Dallas-based HKS Inc. may have been selected to design the new stadium, and there was a fair amount of discussion about why at the Minnesota Sports Facilities Authority meeting last week. At least one stadium watcher praised the firm for its "third way," for coming up with some novel, flexible alternatives to the gasbag that is the current fixed roof at the Metrodome and a high-buck convertible version, like the retractable roofs in Dallas and Indianapolis.And then there's the fine print.
Drill way, way down into the design services contract -- down to page 108. There, you'll find this curiosity - a list of 32 subcontractor tasks for various bits and pieces of the stadium. Here's the list:
Plumbing and fire protection engineering
Audio, video, communications and information technology design
Branding and theming, including naming rights and sponsorship signage
Building information modeling for all phases of design
Facade and window wall consultant
Fall arrest design and envelope maintenance design
Concessions, merchandising and catering services
Furniture, fixtures and equipment design
Energy modeling, building analysis and commissioning
LEED/Green Globes certified design
Vertical transportation design and engineering
Traffic and pedestrian engineering
Telecommunications, high density wifi and neutral host DAS
Retractable roof consultant
Full time site representation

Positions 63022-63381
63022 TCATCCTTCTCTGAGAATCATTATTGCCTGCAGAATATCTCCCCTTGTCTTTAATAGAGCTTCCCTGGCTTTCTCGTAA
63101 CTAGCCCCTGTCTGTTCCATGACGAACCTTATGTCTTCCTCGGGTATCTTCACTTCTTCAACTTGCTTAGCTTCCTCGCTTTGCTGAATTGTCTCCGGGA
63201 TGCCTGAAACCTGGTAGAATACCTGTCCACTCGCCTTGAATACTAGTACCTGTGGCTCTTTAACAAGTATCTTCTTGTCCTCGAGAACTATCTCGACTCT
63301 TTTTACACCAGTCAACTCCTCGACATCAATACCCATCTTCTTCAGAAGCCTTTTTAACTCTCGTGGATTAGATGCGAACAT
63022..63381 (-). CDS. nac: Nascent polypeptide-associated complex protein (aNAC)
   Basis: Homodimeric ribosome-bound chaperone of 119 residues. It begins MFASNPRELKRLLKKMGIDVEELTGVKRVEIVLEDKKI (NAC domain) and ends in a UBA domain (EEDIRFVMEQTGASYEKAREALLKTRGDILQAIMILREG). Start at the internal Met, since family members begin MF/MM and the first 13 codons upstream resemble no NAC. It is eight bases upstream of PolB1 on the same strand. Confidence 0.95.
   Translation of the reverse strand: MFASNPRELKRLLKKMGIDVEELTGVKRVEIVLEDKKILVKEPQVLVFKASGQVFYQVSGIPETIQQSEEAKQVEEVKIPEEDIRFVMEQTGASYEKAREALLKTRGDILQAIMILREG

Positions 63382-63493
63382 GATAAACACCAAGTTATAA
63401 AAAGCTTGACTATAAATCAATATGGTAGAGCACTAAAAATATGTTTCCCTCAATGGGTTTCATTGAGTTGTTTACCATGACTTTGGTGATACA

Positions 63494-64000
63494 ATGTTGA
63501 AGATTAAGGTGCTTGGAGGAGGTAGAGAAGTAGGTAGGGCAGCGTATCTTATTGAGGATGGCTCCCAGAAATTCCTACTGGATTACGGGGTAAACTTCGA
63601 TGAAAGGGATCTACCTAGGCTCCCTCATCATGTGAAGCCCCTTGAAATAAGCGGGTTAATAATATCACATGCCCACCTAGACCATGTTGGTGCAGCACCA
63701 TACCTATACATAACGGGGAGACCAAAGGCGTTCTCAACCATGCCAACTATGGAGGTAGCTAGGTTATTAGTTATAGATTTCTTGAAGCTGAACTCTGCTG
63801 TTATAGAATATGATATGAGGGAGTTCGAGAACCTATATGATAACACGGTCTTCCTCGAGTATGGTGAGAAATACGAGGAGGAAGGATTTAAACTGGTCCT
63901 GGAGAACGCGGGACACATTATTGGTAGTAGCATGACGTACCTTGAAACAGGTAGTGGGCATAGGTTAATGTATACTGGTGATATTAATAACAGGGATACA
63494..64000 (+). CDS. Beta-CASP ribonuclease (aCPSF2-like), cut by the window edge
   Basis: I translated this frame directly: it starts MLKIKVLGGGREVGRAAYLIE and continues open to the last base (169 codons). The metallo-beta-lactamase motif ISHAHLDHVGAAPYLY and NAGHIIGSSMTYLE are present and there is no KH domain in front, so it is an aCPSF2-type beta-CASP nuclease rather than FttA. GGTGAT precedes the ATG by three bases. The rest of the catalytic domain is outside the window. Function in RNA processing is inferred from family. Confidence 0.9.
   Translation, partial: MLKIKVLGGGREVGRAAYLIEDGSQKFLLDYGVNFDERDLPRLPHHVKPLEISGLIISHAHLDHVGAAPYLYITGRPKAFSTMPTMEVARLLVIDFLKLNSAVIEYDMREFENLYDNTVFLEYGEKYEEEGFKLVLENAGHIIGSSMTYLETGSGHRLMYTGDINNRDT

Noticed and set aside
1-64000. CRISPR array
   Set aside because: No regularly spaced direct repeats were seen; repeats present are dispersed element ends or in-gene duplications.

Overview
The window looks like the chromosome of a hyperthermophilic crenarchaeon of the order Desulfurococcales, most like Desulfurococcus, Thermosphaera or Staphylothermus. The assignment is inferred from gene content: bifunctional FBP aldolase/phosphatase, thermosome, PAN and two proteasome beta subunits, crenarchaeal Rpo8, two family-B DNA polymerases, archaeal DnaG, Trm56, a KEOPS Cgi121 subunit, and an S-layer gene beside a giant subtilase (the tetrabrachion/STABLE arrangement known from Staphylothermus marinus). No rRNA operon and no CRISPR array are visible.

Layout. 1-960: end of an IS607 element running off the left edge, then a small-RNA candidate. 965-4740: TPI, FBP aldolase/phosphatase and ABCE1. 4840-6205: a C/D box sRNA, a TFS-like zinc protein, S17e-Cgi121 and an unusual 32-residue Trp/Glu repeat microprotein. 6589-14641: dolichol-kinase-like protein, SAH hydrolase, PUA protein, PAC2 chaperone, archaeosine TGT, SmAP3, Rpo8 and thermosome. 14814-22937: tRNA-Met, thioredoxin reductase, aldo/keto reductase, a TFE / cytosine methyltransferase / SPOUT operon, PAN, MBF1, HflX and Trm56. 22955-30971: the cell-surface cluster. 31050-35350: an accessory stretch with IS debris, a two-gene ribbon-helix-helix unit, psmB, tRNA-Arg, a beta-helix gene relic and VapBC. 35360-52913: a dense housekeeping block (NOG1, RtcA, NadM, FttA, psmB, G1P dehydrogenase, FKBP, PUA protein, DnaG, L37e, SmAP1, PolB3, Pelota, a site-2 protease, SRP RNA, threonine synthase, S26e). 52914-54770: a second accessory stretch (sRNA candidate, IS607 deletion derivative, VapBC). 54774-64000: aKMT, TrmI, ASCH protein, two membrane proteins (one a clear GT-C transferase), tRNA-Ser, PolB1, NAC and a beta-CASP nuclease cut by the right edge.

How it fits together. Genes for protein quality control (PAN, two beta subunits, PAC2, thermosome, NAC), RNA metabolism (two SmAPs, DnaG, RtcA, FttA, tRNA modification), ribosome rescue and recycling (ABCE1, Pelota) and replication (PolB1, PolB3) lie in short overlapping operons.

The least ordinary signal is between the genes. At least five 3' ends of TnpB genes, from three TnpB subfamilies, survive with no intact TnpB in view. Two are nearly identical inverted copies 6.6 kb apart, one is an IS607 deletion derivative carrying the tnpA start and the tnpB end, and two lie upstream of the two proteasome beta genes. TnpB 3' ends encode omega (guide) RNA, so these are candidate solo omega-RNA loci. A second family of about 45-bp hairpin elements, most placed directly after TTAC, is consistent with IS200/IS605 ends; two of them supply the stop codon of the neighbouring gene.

Playing field consultant
Demographic analysis for premium product
HKS, as you might expect, is taking the first task on the list -- architecture. But they're also tabbed for the LAST item, "demographic analysis for premium product."
That's a fairly cryptic listing -- much as the Vikings have been cryptic about what may be one of the more controversial elements of a potential stadium financing plan, personal seat licenses. They've said they haven't decided yet whether its something Minnesota Vikings fans will buy. But team vice president Lester Bagley says the design contract doesn't have code for PSL's buried in the fine print.
That "demographic analysis for premium product" then?
"It's actually one of the services that set them apart," Bagley said. He cited the market studies in Indianapolis and Dallas. In Indy, the firm found a smaller, 8-person suite would make a good "product" to offer at Lucas Oil Stadium. "They measure the market and try to understand the what the demand will be for various seating and hospitality options," Bagley said. "And we're very interested in that."
Here's the The Contract, in all its fine print glory:
[scribd id=108862545 key=key-k9z2p9e5guxw34y21g3 mode=scroll]